Product Review: PureCM Professional

Manage project source code with ease

When it comes to software configuration management (SCM), .NET developers have a wide array of choices ranging from free, open-source solutions to expensive, proprietary products. Choosing the right tool for the job can make the difference between hitting project milestones in a timely manner and slipping far past the intended ship date. Most SCM solutions differentiate themselves with exclusive features such as robust, scalable distributed capabilities and highly secure change management triggers. Specifically for .NET programmers, one key ingredient in whatever product is selected is its tight integration with the Visual Studio environment. Additionally, such integration must work seamlessly by making the check-in/check-out, merge, diff, and branching functions as intuitive as the standard Save As file option. Finally, such a product shouldn't get in the way of a developer's productivity by saddling the developer with unnecessary modal dialogs, menus, and nonstandard workflows. PureCM (www.purecm.com) is a cross-platform SCM solution that meets many of these criteria.

Features
PureCM is sold in two editions, Standard and Professional. The Standard edition supports server-centric tracked revisions, fast client file distribution via compression, atomic commits, CVS/SVN–style copy-modify-merge and rollback functions, pre/post commit triggers for autonomous workflow scripting needs, private multiuser workspaces for better code isolation, a three-way merge tool to resolve code conflicts, granular ACL-based user/group management with built-in Windows Active Directory (AD) support, and integration with Visual Studio, Eclipse, and some third-party products.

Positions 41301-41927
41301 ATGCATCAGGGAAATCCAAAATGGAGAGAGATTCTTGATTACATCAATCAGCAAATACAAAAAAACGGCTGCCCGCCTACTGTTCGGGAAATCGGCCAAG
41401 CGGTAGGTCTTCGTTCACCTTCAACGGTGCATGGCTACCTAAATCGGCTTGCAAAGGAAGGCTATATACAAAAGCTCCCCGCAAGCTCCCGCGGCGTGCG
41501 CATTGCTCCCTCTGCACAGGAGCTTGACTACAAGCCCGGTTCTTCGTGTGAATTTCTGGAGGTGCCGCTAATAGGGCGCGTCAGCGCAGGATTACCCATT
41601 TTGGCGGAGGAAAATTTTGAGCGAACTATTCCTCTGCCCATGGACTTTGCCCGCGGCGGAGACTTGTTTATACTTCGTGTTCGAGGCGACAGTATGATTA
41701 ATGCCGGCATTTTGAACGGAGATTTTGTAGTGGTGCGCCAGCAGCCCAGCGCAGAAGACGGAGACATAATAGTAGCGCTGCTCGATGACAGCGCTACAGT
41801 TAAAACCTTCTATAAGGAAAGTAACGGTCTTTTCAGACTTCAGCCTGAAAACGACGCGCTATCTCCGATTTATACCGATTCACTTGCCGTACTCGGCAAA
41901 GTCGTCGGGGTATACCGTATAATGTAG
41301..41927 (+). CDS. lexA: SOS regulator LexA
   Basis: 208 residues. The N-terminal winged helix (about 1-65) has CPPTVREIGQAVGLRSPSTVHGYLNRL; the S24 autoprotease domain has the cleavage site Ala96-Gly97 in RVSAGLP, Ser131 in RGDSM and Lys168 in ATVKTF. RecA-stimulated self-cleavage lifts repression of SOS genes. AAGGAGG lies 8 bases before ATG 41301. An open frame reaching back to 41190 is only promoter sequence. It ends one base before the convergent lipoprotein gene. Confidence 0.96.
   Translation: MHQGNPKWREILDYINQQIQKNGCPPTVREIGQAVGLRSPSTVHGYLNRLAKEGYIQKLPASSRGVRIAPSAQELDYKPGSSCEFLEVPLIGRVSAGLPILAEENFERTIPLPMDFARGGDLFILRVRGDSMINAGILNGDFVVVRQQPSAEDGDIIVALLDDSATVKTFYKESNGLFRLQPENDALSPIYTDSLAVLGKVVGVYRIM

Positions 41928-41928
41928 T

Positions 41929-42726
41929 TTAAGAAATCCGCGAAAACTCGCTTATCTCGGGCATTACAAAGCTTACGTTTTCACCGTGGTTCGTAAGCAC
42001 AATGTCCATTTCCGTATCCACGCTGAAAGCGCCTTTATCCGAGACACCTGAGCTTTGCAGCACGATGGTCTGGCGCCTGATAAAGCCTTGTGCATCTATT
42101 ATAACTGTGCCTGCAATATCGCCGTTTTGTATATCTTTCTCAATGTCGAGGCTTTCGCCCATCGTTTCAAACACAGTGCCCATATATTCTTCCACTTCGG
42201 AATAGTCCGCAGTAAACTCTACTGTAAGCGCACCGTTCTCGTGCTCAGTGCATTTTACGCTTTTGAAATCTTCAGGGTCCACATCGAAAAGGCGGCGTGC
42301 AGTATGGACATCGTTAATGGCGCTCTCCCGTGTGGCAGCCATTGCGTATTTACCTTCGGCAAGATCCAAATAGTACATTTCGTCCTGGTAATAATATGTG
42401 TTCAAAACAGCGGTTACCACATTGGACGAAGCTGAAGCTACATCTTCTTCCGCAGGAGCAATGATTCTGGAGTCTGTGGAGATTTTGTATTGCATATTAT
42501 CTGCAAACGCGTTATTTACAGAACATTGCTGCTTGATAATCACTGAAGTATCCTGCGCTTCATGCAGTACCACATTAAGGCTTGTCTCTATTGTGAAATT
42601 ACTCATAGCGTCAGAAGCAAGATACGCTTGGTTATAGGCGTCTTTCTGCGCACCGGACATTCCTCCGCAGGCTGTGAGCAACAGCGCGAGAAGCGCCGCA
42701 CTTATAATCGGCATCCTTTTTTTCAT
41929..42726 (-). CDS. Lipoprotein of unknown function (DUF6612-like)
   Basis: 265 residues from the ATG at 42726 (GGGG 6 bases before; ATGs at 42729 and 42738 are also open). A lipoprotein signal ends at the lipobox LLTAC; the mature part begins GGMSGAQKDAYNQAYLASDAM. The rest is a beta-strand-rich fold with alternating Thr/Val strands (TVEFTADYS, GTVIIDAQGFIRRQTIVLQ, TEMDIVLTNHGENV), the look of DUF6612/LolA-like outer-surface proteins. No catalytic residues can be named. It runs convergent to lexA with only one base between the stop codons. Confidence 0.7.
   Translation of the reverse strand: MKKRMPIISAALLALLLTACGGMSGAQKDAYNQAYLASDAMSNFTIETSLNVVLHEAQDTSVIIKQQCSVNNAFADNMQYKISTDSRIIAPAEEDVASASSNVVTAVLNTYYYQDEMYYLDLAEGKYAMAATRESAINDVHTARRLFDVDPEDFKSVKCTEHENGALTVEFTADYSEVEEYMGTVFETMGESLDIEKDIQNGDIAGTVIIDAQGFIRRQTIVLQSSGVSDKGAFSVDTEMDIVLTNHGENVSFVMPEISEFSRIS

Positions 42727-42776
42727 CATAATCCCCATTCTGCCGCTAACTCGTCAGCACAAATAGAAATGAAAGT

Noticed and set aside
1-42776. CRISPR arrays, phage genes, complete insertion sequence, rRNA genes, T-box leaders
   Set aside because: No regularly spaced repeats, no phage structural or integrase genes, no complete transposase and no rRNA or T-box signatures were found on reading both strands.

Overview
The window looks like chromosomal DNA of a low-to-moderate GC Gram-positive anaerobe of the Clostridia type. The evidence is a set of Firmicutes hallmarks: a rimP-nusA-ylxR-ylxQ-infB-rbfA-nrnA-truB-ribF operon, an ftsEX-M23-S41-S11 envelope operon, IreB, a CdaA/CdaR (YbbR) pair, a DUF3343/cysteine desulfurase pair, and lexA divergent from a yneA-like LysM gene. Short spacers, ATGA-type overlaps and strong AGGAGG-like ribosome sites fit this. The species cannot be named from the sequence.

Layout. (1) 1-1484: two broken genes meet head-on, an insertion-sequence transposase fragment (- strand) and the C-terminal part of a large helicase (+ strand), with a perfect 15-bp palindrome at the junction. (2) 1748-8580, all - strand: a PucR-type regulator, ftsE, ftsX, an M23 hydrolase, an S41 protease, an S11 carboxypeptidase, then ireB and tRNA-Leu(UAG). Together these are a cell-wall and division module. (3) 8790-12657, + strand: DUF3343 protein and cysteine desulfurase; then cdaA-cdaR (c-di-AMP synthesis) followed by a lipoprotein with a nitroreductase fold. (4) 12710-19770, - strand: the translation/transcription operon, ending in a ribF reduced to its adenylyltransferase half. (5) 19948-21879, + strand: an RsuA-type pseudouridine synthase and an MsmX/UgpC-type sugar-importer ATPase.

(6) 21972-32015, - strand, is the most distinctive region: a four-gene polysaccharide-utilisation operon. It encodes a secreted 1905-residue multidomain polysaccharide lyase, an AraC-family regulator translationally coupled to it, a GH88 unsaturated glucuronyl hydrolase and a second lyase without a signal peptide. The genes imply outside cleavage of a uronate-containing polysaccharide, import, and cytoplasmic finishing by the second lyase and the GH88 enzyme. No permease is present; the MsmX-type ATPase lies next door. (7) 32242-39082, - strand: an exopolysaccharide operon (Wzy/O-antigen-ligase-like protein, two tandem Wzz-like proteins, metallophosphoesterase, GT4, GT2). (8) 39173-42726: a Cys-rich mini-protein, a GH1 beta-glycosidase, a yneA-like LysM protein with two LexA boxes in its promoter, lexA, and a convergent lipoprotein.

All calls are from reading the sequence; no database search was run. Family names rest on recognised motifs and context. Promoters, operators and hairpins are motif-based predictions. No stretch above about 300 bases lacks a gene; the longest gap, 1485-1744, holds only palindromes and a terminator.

The Professional edition adds automated merging between streams (aka branches) for facilitated parallel development, caching servers for distributed teams, and most importantly, an integrated issue tracking and reporting solution. Although PureCM's issue tracking capabilities aren't as extensive as other commercial dedicated issue tracking products, the tight integration with PureCM-managed code streams adds a valuable amount of efficiency to problem identification, code assignment, and issue resolution. Likewise, the reporting module is straightforward and contains the most pertinent information most project managers and developers need when assessing a project's state in the overall application life cycle. For additional comparisons between the Standard and Professional editions, go to PureCM's comparison page, at www.purecm.com/compare_editions.php.

Installation and Use
Because PureCM is a client/server-based SCM solution, the installation is a two-phase process to install each component. The server installation is painless and can be done on the same machine as the client. This configuration is useful for testing or evaluation purposes. Client deployment is just as easy; the setup process automatically installs and configures Visual Studio integration if the IDE is already installed on the client machine. PureCM's Visual Studio integration, which Figure 1 shows, provides effortless source-control functionality within the IDE.